The Earthly Paradise "East Of The Sun, West Of The Moon"

William Morris

"East Of The Sun, West Of The Moon"

(Magill's Quotations in Context)

Context: In this section of The Earthly Paradise, Morris, who is frequently called the last and most excessive of the romantics, tells the tragic love story of a peasant and a queen. Although John, the peasant, loves the queen, he betrays her by telling who she really is. As in the Cupid and Psyche tale, upon which this story is based, John does penance for his betrayal and finally wins back the beautiful queen. However much Morris may have been the romantic, he was also the realist. Where an inferior poet might have ruined the tale, he carefully places the lovers in a world of hard facts and crushing responsibilities so that the reader is never able to wallow in mere sentimentality. The first appearance of the oft-repeated quotation occurs in the queen's speech to her lover, who still sleeps, as she leaves him; as a crushing reminder that the world is indeed real, it is a fitting antidote to the romance of escape.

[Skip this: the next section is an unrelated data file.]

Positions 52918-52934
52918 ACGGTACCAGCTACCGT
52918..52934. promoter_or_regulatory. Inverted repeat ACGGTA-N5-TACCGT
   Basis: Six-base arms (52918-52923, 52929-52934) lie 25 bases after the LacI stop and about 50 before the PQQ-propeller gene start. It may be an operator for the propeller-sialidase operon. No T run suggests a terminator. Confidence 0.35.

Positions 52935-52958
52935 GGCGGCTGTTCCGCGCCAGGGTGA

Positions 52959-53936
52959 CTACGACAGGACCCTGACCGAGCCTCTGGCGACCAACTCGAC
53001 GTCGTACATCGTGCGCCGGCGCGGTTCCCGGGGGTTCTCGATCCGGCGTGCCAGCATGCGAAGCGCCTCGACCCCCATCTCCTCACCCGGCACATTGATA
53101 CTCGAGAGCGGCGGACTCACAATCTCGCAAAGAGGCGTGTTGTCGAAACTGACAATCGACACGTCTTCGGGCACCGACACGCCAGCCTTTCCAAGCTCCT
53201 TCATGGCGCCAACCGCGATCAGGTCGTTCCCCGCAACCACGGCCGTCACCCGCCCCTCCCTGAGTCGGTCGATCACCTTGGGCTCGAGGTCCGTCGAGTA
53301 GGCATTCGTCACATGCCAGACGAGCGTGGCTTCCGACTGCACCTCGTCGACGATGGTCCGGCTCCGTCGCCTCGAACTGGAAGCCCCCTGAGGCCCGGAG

Dream not then
Of named lands, and abodes of men!
Alas, alas, the loneliest
Of all such were a land of rest
When set against the land where I
Unhelped must note the hours go by! . . .
. . .
My feet, lost Love, shall wander soon
East of the Sun, West of the Moon!
Tell not old tales of love so strong,
That all the world with all its wrong
And heedlessness was weak to part
The loving heart from loving heart?